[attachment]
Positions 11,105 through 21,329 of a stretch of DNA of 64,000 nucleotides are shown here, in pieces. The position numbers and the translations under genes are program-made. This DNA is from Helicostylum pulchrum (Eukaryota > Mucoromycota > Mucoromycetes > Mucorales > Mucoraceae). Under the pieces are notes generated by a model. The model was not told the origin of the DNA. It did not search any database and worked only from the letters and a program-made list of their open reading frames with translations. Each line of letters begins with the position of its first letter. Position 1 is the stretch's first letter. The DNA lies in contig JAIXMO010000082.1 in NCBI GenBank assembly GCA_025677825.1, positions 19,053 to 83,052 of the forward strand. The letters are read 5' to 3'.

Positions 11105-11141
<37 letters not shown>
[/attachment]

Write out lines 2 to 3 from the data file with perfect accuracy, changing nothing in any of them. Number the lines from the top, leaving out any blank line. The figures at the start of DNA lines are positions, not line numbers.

Positions 11105-11141
<37 letters not shown>